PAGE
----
Joyce Theater

By Laura Diffenderfer, with help from Terhi Mikkonen

KunttuMikki_hi-res-1.jpgMikki Kunttu carves light, shade, and smoke into stunning dreamscapes.The lighting and set designer for Tero Saarinen’s Morphed, Kunttu is currently one of the most sought-after stage designers in Europe, having worked with artists such as Jorma Elo, Jirí Kylián, and Sidi Larbi Cherkaoui, in addition to Saarinen, with whom he has collaborated since 1993. Kunttu has won many prestigious awards, including a 2005 “Bessie” Award for lighting design for his work with Saarinen and Akram Khan. We sat down with Kunttu to learn more about his unique style and his vision for Morphed.

You and Tero have been working together a long time. How did the collaboration begin, and how has it evolved?

We started back when I was studying lighting. My very first design project was Tero’s work for a local dance group. I guess it was somewhere around 1993. After that, we started to create more works together and over the years there have been some clear turning points with certain pieces. I would say the most important ones have been "Westward Ho!” (1996) (below), Overdosed Mood (1997), Kaze (2001), Hunt (2002), Borrowed Light (2004) and also the two latest ones Kullervo (2015) and Morphed (2014). Little by little my role has grown to cover the whole visual of the stage (except costume design). I’m still very much light-oriented in my designs, but there are elements of set design in there from time to time.

Tero Saarinen Company: WESTWARD HO! (1996) from Tero Saarinen Company on Vimeo.

Tero Saarinen Company: BORROWED LIGHT (2004)  from Tero Saarinen Company on Vimeo.

Working with Tero has been the very core element in the development of my career. This is the collaboration that opened up the world for me. Without working with Tero I would have never been able to find similar expression on stage.

Does designing for dance make you look at space differently, in general?

For me dance is so amazing. It’s such a natural and primitive form of creative expression. It’s free of fact, which makes it pure and beautiful in its vocabulary. We just need to try to get as close to the core as dance itself is. It means being open to emotions we are provoking on stage. For me emotion comes first, always. It is the emotion that makes people believe what they see and draws them into the piece. Fact, skill and even storytelling are secondary.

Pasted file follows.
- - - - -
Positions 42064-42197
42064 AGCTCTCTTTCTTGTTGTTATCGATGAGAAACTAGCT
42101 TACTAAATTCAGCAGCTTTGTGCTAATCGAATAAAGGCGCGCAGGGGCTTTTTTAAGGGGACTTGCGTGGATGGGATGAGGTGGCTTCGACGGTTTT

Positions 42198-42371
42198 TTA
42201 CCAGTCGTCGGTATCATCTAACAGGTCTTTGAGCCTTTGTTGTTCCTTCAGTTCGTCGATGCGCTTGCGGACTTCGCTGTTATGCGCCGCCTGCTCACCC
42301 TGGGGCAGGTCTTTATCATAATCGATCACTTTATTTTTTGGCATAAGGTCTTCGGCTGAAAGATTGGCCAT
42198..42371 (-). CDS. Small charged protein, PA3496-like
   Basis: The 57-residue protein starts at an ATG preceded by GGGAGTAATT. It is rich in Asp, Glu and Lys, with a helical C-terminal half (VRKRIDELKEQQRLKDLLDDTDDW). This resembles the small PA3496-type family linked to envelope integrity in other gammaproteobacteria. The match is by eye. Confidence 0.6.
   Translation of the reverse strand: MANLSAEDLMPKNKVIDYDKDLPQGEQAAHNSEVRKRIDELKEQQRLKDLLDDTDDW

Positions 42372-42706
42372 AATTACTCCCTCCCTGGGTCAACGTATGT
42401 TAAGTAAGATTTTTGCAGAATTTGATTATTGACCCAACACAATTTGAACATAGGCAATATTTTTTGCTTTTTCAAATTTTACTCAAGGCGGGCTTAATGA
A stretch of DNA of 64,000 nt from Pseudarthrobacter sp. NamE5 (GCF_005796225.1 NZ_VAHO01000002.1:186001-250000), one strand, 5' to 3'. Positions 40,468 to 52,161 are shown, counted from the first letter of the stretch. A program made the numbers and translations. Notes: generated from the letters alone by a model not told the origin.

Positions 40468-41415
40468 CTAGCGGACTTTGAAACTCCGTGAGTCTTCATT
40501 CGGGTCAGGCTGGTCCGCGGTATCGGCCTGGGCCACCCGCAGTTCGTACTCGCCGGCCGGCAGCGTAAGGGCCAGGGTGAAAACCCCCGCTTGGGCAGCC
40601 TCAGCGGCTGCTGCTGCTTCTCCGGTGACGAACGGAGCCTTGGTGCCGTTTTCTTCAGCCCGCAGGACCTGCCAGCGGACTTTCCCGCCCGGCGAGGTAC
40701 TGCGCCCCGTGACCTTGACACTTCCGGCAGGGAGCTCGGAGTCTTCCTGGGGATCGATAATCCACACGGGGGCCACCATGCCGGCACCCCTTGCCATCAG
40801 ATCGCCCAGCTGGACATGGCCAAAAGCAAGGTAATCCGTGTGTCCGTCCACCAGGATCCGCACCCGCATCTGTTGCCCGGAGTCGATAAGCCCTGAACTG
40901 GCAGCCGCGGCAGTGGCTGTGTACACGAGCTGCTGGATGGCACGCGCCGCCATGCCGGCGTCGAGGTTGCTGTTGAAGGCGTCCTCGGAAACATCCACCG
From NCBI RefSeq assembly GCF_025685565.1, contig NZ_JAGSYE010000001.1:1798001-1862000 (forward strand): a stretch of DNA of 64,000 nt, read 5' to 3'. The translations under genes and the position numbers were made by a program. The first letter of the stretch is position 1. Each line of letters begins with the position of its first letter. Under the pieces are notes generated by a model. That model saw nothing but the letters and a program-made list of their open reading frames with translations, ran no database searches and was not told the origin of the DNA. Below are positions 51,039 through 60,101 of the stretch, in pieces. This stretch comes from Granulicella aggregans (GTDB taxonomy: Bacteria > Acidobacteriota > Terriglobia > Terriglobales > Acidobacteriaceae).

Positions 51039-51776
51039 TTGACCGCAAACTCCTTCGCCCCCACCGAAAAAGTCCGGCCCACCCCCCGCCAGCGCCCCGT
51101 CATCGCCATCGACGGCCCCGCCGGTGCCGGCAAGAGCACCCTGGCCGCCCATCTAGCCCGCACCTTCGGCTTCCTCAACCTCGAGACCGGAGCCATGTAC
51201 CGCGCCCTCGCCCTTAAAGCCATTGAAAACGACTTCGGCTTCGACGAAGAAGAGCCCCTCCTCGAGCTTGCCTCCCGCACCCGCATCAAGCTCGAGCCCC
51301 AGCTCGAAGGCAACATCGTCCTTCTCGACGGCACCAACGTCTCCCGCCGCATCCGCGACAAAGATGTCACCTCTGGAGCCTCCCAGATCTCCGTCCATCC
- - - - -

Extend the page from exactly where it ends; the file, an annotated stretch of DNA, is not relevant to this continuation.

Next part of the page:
Do you think there is a particular Nordic - or even Finnish - design aesthetic that you feel you fit within? Or, do you find inspiration elsewhere in the world?

Of course the place where we live has an effect on everything we do. But I have never seen that there is something particularly Finnish with my work. I’d rather like to think there isn’t. I find my inspiration in working with creative people, such as Tero and (Morphed costume designer) Teemu. Music is also very important to me. And the creative process itself is super inspiring. It’s simply starting with a black box and imagining what it could be made to be within the theme we’re working on.

What were you hoping to convey with the designs for Morphed? Were there any special challenges or surprising moments during the collaboration?

I wanted the stage to be very clear to read. So we get maximum attention to the guys on stage. It’s a pretty vast amount of movement that you’re supposed to take in as a spectator, so the visual must help there. We were also looking for something that would represent the male theme, and as a result of that process I found the idea of using large ropes as sets. I’m very happy with that as I think the ropes give this piece a perfect setting. Their meanings can be many and in the end they are also very interactive.

Tero Saarinen Company: MORPHED from Tero Saarinen Company on Vimeo.

Your designs always feel architectural or sculptural, to me. What inspires you to create such three-dimensional designs? Did something inspire you to begin working with space in this particular way?

I’m always interested in creating some kind of mystery in depth and time. I guess it’s also about what you show and what you don’t. A flat space has always been very difficult to me. If the design doesn’t have this sense of dramatic depth, I’m just not happy with it. So I think in other words sculpting the 3-dimensional space that is created with both light and materials, is what I am drawn to. I can very clearly remember the exact turning point in my work when I found this. It was back in 1997 when working on “Overdosed Mood” with Tero. That piece sort of gave birth to everything that then has followed.

What inspires you to continue to work in dance, particularly with Tero?

I guess we are drawn to similar kind of poetry in life. The kind that always has a dark undertone, but can be quite funny as well at times. I’m very happy I have had the chance to stay working with Tero all these years. I’m very privileged to have met him and the same goes for all the people in the company. I think we are a kind of a funny tribe or a very strange family.

Tero Saarinen Company will perform “Morphed” at The Joyce Oct 18 – 22, 2017.